Waste is everywhere but isn't inevitable, part 2

THE SEVEN TYPES of waste, which we identified last month (pg. 50), are: Defects This is a product or service that contains errors, requires rework or does not function as designed. Over-production of goods We create waste when we produce more than the customer needs or is needed at that time. Transportation This is the waste of moving materials or goods. Waiting When people, equipment or product wait

THE SEVEN TYPES of waste, which we identified last month (Waste is everywhere but it isn't inevitable), are:

  1. Defects This is a product or service that contains errors, requires rework or does not function as designed.
  2. Over-production of goods We create waste when we produce more than the customer needs or is needed at that time.
  3. Transportation This is the waste of moving materials or goods.
  4. Waiting When people, equipment or product wait for other processes or workers to finish an upstream activity, it is waste.
  5. Over-processing This waste happens when there are unnecessary or extra steps in the process or if there are any steps that do not create value.
  6. Motion Employees moving around do not add value.
  7. Inventory Material or parts not currently being used by the customer is waste. In construction, this includes uncut sheet metal and pipe, work in process and finished fabrications.

Waste is everywhere. This is not a statement of blame, just fact. Enlightened managers see waste reduction as a competitive advantage. The rest see it as inevitable and unpreventable! Start driving waste out. Declare war on waste. Be a waste buster. There are many simple techniques that can help the construction industry attack waste. Here are some of the basic tools:

The 5S's came from Toyota and are used to organize and visually control the workplace to eliminate waste. The 5S's are Sorting, Simplifying, Sweeping, Standardizing and Self-Discipline.

Kanban is a Japanese term meaning "a signboard"; it is a communication tool or signal used to tell workers to pull parts or refill material to a certain quantity used in fabrication or production. A two-bin system for storing bolts can be a Kanban tool. When one bin is empty, it's time to reorder. Use Kanban to reduce excess inventory.

The Last Planner System is a tool developed by the Lean Construction Institute for applying Lean to project management. The Last Planner is the field supervisor who assigns work to the crews. LPS outperforms traditional project management methods by:

  • Reducing variability common among construction so the work flows from the completion of one task to another;
  • Doing ongoing planning to greater levels of detail;
  • Making work ready to be performed so that crews can finish a task without interruption, rework or remobilization (doing the look-ahead plan);
  • Holding weekly coordinating meetings where last planners ( supervision) make commitments to each other in support of the schedule (doing the weekly work plan); and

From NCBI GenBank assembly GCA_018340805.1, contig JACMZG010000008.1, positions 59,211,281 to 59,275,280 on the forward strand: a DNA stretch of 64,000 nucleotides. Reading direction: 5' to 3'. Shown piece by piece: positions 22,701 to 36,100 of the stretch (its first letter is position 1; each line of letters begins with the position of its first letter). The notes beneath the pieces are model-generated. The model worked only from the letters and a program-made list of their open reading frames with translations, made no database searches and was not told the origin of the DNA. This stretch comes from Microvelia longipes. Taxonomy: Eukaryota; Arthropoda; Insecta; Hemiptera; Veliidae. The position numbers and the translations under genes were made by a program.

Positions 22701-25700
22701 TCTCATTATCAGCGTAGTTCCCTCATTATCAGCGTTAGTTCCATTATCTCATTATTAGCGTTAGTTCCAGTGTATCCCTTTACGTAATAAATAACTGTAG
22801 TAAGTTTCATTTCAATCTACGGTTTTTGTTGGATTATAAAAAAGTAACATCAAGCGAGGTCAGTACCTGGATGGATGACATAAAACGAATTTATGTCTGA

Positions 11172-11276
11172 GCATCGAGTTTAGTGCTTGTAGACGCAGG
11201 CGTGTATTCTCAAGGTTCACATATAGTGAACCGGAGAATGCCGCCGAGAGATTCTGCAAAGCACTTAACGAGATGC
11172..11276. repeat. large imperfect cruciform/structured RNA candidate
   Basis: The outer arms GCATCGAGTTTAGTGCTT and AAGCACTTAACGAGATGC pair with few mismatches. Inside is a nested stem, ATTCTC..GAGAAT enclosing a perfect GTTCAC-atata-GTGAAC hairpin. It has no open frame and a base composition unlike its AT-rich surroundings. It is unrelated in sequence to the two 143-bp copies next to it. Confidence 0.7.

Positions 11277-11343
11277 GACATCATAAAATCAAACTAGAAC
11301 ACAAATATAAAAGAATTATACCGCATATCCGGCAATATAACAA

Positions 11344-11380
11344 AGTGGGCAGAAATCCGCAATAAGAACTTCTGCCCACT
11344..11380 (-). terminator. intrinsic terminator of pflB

• Managing the project through monitoring the plan's completion rate rather than the progress compared to schedule (effort). This creates a learning process by investigating why parts of the plan failed and then fixing it.

Rules of Release are established to ensure the hand-offs are done right the first time, while Lean concentrates on the hand-offs between operations. These rules list the information and product quality required by the receiving side to be able to do the next operation correctly.

Spaghetti Chart is a physical map of the work area that shows the path taken by the specific product or a person being observed. A line is drawn from start to end indicating the path moved by the product or person. The results might surprise you.

Standard Procedures are the defined steps to do the process. They are assumed to be the best way to do the job or task. One can't improve a method if no standard way exists!

Value Stream Analysis includes all the processes and activities used to design, produce and deliver the product or service to the customer. Drawn as a flow chart, it identifies the activities, operations, steps, key performance measures and work times for a process. In analyzing the Value Stream, every step is classified into one of three possible types: adds value, does not add value but is necessary, and does not add value and is not necessary.

Consider the following about waste:

  • Waste happens, and much more often than most of us think.
  • Waste can be attacked and reduced without a major capital investment. We don't have to accept waste because it's there!
  • Waste is a symptom of something, not a cause. We need to get to the root cause to eliminate waste.
  • Waste adds cost and time, never value. Reducing waste not only adds to the bottom line, but it also increases the speed of service and productivity.
  • Attacking waste is not about eliminating people or downsizing. Blaming people will not eliminate waste but instead will lead to more hidden waste.

Dennis Sowards, now an industry consultant, led the development of the High-Performing Contractor Assessment model for the Sheet Metal and Air Conditioning Contractors' National Association. His company is Quality Support Services and can be reached at [email protected] or at 602/740-7271.

More management articles by Dennis Sowards